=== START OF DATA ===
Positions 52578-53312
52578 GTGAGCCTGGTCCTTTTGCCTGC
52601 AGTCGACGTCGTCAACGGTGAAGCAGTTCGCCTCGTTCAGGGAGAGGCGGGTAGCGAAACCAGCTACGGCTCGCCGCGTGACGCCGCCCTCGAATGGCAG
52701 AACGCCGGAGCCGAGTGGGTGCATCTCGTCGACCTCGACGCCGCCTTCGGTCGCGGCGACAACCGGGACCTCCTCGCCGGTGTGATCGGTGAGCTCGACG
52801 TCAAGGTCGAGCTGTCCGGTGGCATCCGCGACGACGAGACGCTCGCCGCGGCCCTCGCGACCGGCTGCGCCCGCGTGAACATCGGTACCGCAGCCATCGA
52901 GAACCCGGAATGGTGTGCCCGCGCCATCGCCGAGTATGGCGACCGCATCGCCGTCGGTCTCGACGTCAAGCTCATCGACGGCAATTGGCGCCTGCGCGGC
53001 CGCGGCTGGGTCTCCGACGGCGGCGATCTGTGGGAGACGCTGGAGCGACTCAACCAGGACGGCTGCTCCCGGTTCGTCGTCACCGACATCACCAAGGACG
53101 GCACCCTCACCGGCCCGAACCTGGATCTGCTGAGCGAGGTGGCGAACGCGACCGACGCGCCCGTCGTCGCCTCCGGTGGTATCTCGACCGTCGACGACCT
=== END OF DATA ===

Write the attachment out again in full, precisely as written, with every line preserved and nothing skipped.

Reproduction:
Positions 52578-53312
52578 GTGAGCCTGGTCCTTTTGCCTGC
52601 AGTCGACGTCGTCAACGGTGAAGCAGTTCGCCTCGTTCAGGGAGAGGCGGGTAGCGAAACCAGCTACGGCTCGCCGCGTGACGCCGCCCTCGAATGGCAG
52701 AACGCCGGAGCCGAGTGGGTGCATCTCGTCGACCTCGACGCCGCCTTCGGTCGCGGCGACAACCGGGACCTCCTCGCCGGTGTGATCGGTGAGCTCGACG
52801 TCAAGGTCGAGCTGTCCGGTGGCATCCGCGACGACGAGACGCTCGCCGCGGCCCTCGCGACCGGCTGCGCCCGCGTGAACATCGGTACCGCAGCCATCGA
52901 GAACCCGGAATGGTGTGCCCGCGCCATCGCCGAGTATGGCGACCGCATCGCCGTCGGTCTCGACGTCAAGCTCATCGACGGCAATTGGCGCCTGCGCGGC
53001 CGCGGCTGGGTCTCCGACGGCGGCGATCTGTGGGAGACGCTGGAGCGACTCAACCAGGACGGCTGCTCCCGGTTCGTCGTCACCGACATCACCAAGGACG
53101 GCACCCTCACCGGCCCGAACCTGGATCTGCTGAGCGAGGTGGCGAACGCGACCGACGCGCCCGTCGTCGCCTCCGGTGGTATCTCGACCGTCGACGACCT